New Zealand PM Jacinda Ardern receives vile death threats after Christchurch mosque shootings: 'You are next'
The death threats against Jacinda Ardern come a week after 50 people were killed by 28-year-old Brenton Tarrant at two Christchurch mosques in an incident that shocked New Zealand
Police are investigating at least two of the threats that were made against her on social media, one of which featured the image of a gun along with the tweet caption “You are next.” Another post featuring the same image went with the caption, “Next is you.”
I’ve just reported some death threats against our Prime Minister, complete with pictures of guns, that were tweeted 48 hours ago - if you wouldn’t mind sorting those out while you’re here standing with us.— Aimee Gulliver (@aimeegulliver) March 22, 2019
According to the New Zealand Herald, the first post had been up for more than 48 hours before the sender's Twitter account was suspended before 4 pm on Friday as a result of multiple complaints. The account contained many anti-Islamic content and white supremacist hate speech.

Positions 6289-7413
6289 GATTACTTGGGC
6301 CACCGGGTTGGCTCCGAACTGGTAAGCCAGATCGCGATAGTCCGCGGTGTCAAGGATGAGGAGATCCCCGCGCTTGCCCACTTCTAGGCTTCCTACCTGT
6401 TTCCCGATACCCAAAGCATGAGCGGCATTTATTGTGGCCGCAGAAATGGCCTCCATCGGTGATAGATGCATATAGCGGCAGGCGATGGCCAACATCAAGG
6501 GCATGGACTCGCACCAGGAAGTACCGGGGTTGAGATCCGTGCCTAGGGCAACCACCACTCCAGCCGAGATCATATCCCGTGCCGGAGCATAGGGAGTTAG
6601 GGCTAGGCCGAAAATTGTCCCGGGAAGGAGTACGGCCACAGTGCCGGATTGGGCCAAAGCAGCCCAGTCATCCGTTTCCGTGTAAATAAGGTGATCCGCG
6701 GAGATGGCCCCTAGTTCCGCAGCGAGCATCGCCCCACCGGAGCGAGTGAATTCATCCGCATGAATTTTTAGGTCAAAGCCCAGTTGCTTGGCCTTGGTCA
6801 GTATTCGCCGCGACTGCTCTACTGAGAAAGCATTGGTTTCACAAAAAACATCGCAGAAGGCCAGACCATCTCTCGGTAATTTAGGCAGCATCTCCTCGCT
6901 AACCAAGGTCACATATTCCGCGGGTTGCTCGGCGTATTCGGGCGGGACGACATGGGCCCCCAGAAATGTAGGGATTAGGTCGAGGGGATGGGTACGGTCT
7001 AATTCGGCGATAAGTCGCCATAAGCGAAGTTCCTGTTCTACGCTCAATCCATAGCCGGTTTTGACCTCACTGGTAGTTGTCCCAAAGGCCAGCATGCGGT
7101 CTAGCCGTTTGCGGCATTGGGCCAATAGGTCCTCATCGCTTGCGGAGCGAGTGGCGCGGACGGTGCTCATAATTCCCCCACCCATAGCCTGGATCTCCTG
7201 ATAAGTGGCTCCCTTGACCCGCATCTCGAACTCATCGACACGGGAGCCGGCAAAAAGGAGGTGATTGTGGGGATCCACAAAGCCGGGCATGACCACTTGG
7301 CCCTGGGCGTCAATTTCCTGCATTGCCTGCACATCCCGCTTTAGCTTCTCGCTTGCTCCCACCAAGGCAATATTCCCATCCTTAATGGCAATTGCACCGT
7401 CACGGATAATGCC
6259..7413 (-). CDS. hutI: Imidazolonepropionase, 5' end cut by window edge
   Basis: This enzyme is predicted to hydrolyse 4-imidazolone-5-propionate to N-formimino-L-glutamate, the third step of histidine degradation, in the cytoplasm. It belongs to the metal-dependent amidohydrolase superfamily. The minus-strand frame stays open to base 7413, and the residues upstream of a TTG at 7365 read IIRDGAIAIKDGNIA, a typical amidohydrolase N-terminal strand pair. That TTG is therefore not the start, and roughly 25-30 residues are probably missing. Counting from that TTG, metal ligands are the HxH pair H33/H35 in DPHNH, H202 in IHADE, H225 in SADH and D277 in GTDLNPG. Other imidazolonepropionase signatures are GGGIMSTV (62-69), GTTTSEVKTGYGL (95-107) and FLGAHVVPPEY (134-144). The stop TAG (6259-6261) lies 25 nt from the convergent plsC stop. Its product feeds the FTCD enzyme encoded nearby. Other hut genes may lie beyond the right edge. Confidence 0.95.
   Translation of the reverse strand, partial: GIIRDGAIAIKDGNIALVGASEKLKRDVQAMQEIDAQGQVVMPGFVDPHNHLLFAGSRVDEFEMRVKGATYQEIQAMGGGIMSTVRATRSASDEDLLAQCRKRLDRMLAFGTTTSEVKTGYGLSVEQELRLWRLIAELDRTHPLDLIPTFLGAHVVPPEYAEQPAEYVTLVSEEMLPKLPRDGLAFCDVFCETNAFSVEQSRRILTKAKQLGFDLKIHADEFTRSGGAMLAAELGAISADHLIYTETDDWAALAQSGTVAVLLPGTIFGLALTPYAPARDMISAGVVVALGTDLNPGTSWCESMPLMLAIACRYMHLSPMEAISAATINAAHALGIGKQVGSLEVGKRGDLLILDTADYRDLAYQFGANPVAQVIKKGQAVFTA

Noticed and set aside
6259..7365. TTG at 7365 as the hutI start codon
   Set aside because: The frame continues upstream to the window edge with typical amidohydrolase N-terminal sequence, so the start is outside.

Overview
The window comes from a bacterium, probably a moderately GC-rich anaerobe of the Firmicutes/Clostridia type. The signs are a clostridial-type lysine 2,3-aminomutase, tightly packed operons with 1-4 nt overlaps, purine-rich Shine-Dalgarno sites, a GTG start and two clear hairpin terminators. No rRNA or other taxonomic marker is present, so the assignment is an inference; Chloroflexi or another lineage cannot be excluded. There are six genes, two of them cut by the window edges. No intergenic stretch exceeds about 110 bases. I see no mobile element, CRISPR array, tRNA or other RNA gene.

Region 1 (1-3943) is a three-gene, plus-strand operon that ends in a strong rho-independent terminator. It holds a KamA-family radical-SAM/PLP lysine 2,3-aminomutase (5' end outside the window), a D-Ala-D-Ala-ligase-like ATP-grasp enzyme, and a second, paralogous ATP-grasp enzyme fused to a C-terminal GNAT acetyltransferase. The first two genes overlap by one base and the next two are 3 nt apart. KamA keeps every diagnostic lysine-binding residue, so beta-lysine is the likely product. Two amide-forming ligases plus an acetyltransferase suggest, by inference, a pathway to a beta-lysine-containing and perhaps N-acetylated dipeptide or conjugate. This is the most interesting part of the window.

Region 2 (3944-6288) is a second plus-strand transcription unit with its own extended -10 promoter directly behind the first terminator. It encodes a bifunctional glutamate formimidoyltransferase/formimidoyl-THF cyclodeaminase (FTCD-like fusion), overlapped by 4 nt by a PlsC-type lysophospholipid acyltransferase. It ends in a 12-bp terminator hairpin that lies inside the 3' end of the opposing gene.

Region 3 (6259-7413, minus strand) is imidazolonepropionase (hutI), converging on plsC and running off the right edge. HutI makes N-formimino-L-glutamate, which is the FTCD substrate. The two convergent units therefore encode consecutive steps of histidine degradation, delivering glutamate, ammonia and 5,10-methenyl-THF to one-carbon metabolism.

"Police are aware of a comment made on Twitter and are making enquiries,” said a police spokesperson. A spokesperson for Twitter revealed, "We took action shortly after we received the first report on this tweet, and our teams continue to work pro-actively to remove violative and illegal content from the service in relation to the Christchurch attack. We also continue to cooperate with law enforcement to facilitate their investigations as required."
The threats come a week after 50 people were killed by 28-year-old Brenton Tarrant from Australia who went on a shooting spree at two mosques in Christchurch. The attacks began at the Al Noor Mosque in the suburb of Riccarton at 1.40 pm, and continued at the Linwood Islamic Centre around 1.55 pm on Friday.
Described in media reports as a white supremacist and a member of the alt-right movement, the man has been arrested and charged with murder. The attack is seen as part of the widespread white supremacism and alt-right extremism globally.
Ardern had referred to the attacks — the deadliest mass shooting in modern New Zealand history — as "one of New Zealand's darkest days,” further stating that it represented "an extraordinary and unprecedented act of violence.”